OP: 「KNOCK on the CORE」by (K)NoW_NAME
「灰かぶりの少女」 (Haikaburi no Shoujo)
Tales about war are ubiquitous. They’re in the cinema, on the television, in novels, comic books, and on the news. Fascination with war in abstract is endless. When viewed from a distance, the forge of battle has even been known to give birth to heroes and myth. But what happens to those heroes when the war ends? Do their stories end with it? Fairy Gone explores a post-war world where humans have driven fairies to the brink, and those who drove them there, the Fairy Soldiers, are treated like average citizens in the world they created – a world where magic is caged, bought, and sold.
Marlya Noel (Ichinose Kana) managed to escape when Lay Dawn (Tsuda Eizou) burned her village to ash to kill a nearby fairy nest. One time skip later, and she’s working for the mafia in an attempt to find the childhood friend who (maybe?) abandoned her that day. I’m not entirely sure myself on that front. In the prologue, Marlya’s friend returns to help her escape, yet in her fairy-fueled vision, Veronica (Fukuhara Ayaka) abandons her to pursue vengeance. There’s always the chance that the scene was meant to be symbolic of how Veronica’s quest for revenge created a rift between them, but then it still wouldn’t be clear why they split up in the first place.
Towards the start of the episode, the transition of the series from the end of the war to several years past came across disjointed. Without knowing why her and Veronica parted ways or why Marlya spent so long searching for her, it’s difficult to sympathize with the character’s motives. For example, it’s mentioned in passing that Marlya joined the mafia in order to find Veronica, but it’s never stated or implied why that action would have helped Marlya find her. Did Marlya know Veronica was stealing fairy artifacts? Has she been doing it for a while?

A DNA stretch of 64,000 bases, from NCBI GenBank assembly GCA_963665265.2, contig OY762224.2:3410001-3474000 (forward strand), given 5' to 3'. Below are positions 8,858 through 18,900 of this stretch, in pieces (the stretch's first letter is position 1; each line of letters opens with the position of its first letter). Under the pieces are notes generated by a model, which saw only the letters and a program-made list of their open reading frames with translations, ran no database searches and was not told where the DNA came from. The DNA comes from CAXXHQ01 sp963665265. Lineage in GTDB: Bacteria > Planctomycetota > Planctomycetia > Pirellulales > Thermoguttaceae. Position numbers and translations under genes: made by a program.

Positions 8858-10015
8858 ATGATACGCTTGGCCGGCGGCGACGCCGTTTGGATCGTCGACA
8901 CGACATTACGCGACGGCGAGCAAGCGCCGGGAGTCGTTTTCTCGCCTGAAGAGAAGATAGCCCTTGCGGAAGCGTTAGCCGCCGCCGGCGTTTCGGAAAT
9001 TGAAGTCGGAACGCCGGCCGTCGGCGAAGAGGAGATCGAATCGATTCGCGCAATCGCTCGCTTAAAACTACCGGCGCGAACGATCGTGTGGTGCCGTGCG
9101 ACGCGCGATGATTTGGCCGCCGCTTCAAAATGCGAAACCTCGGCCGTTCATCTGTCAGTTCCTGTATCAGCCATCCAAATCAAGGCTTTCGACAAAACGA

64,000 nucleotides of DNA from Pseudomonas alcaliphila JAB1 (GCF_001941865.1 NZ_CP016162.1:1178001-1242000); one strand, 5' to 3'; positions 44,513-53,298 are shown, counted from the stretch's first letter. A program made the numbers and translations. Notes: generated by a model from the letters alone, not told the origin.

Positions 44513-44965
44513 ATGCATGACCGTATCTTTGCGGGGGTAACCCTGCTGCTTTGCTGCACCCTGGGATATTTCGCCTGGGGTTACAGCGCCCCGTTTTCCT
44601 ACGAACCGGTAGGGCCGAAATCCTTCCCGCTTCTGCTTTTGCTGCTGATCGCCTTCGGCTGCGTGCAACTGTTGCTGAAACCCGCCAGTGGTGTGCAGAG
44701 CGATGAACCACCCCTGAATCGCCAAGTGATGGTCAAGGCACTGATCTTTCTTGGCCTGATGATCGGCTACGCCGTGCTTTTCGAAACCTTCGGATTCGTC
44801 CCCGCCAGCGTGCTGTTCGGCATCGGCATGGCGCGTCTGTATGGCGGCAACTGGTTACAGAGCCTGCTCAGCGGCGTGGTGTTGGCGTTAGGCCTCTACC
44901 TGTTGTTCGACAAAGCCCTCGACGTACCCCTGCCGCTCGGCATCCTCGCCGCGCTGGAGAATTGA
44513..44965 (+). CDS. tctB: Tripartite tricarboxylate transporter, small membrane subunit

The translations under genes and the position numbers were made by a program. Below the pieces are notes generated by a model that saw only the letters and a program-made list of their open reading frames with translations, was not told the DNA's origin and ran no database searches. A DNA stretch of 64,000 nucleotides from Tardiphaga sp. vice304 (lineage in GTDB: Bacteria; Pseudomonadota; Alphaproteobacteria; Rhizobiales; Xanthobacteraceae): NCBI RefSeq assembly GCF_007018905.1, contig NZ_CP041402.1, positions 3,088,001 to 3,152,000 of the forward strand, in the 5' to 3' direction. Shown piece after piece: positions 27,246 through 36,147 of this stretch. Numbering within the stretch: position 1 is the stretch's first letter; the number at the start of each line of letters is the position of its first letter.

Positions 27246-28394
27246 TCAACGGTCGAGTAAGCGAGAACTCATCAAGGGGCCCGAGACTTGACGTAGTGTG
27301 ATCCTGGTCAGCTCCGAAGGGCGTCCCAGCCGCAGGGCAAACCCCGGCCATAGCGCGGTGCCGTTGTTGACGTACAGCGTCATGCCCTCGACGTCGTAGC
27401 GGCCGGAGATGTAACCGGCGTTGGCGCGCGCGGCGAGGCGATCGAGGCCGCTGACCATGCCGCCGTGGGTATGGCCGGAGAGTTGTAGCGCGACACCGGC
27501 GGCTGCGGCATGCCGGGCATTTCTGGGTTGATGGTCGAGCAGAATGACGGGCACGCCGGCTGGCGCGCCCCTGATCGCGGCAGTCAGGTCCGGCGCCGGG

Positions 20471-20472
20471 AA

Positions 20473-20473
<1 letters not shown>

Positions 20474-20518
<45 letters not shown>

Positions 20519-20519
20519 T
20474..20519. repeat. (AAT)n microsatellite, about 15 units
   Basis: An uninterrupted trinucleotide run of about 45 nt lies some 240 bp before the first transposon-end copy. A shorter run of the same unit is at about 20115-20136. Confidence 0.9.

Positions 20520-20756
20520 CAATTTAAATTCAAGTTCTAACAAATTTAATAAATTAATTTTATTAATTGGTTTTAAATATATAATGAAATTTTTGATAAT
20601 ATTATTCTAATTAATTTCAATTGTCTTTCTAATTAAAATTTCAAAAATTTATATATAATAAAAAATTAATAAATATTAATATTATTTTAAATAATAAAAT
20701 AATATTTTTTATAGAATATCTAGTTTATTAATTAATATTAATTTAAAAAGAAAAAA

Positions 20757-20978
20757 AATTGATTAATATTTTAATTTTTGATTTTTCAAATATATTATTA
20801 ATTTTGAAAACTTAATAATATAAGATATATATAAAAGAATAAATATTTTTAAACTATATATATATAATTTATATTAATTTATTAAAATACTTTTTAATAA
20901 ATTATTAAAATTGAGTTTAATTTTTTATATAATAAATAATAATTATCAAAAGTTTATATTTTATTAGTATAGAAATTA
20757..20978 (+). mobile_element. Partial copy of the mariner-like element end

With the humans front and center, you may be wondering where the fairies are. Well, they’re actually CGI monstrosities that dwell within the humans, including an ex-soldier who actively fought against them in the war, only to come out when it’s time to do battle with other fairies. Additionally, since the focus of the series appears to revolve around Marlya’s estranged relationship with Veronica, the actual fairies themselves don’t appear to hold much weight in the narrative. While it’s not a bad idea to use fantasy elements to tell a well-worn tale of friendship and revenge, if you could change those elements out with any other creature or setting and not impact the story in a significant way, then you’re not using the genre to its full potential.
Case in point, look at the magic Veronica wields. Spitting up black sludge may be effective for killing, but wouldn’t it be more visually interesting and a better use of the medium if the men she fought grew flower petals from their necks or broke into a frenetic jig? From the beginning, the show was presented with a washed-out and dull color palette, which works fine with the somber material except the pathos shorthand hasn’t been earned. The audience hasn’t seen the beauty of the world as it presumably was when the fairies coexisted with the humans, so there’s no way to truly appreciate what the characters have lost. However, the color did noticeably lighten after Marlya joined forces with the undercover ex-Fairy Soldier, so it could have represented how cold and dreary everything seemed before they crossed paths. And, to be fair, their interactions were without a doubt the highlight of the episode. They play off each other naturally, trading banter like they’ve known each other for years instead of minutes, and the soldier even had a line or two that was genuinely funny. So long as their relationship and further world building are the focal points of the show, and hopefully not the CGI battles or Veronica, Fairy Gone promises to be an entertaining, if perhaps not overly compelling, watch.
ED: 「Ash-like Snow」by [K]NoW_NAME